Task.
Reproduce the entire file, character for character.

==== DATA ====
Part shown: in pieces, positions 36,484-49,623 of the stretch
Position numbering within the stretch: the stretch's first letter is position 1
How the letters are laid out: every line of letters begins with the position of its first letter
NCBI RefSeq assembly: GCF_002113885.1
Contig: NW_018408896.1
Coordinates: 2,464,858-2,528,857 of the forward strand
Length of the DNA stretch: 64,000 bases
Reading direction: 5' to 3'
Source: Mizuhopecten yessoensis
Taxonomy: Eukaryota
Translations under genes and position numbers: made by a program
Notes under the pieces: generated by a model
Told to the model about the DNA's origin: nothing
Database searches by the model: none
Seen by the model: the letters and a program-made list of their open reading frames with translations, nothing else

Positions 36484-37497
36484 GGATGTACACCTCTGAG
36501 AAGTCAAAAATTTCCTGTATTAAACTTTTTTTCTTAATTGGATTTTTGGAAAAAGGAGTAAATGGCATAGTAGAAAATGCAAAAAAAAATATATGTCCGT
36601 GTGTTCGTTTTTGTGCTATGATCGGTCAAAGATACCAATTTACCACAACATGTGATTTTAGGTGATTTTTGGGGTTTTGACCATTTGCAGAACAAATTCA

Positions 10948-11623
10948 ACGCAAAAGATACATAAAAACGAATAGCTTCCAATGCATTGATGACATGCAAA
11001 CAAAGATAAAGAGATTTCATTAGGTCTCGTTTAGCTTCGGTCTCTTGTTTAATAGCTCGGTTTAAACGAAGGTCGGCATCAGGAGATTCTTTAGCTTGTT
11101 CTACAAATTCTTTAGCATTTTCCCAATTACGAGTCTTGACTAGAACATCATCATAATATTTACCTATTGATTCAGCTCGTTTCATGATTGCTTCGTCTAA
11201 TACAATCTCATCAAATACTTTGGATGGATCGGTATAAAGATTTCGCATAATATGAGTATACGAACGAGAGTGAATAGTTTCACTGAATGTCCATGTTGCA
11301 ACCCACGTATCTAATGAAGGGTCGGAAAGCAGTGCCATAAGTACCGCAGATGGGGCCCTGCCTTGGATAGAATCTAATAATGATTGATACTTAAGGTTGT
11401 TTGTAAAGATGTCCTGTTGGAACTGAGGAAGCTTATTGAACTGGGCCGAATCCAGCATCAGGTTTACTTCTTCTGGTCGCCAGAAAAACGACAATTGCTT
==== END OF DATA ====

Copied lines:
Part shown: in pieces, positions 36,484-49,623 of the stretch
Position numbering within the stretch: the stretch's first letter is position 1
How the letters are laid out: every line of letters begins with the position of its first letter
NCBI RefSeq assembly: GCF_002113885.1
Contig: NW_018408896.1
Coordinates: 2,464,858-2,528,857 of the forward strand
Length of the DNA stretch: 64,000 bases
Reading direction: 5' to 3'
Source: Mizuhopecten yessoensis
Taxonomy: Eukaryota
Translations under genes and position numbers: made by a program
Notes under the pieces: generated by a model
Told to the model about the DNA's origin: nothing
Database searches by the model: none
Seen by the model: the letters and a program-made list of their open reading frames with translations, nothing else

Positions 36484-37497
36484 GGATGTACACCTCTGAG
36501 AAGTCAAAAATTTCCTGTATTAAACTTTTTTTCTTAATTGGATTTTTGGAAAAAGGAGTAAATGGCATAGTAGAAAATGCAAAAAAAAATATATGTCCGT
36601 GTGTTCGTTTTTGTGCTATGATCGGTCAAAGATACCAATTTACCACAACATGTGATTTTAGGTGATTTTTGGGGTTTTGACCATTTGCAGAACAAATTCA

Positions 10948-11623
10948 ACGCAAAAGATACATAAAAACGAATAGCTTCCAATGCATTGATGACATGCAAA
11001 CAAAGATAAAGAGATTTCATTAGGTCTCGTTTAGCTTCGGTCTCTTGTTTAATAGCTCGGTTTAAACGAAGGTCGGCATCAGGAGATTCTTTAGCTTGTT
11101 CTACAAATTCTTTAGCATTTTCCCAATTACGAGTCTTGACTAGAACATCATCATAATATTTACCTATTGATTCAGCTCGTTTCATGATTGCTTCGTCTAA
11201 TACAATCTCATCAAATACTTTGGATGGATCGGTATAAAGATTTCGCATAATATGAGTATACGAACGAGAGTGAATAGTTTCACTGAATGTCCATGTTGCA
11301 ACCCACGTATCTAATGAAGGGTCGGAAAGCAGTGCCATAAGTACCGCAGATGGGGCCCTGCCTTGGATAGAATCTAATAATGATTGATACTTAAGGTTGT
11401 TTGTAAAGATGTCCTGTTGGAACTGAGGAAGCTTATTGAACTGGGCCGAATCCAGCATCAGGTTTACTTCTTCTGGTCGCCAGAAAAACGACAATTGCTT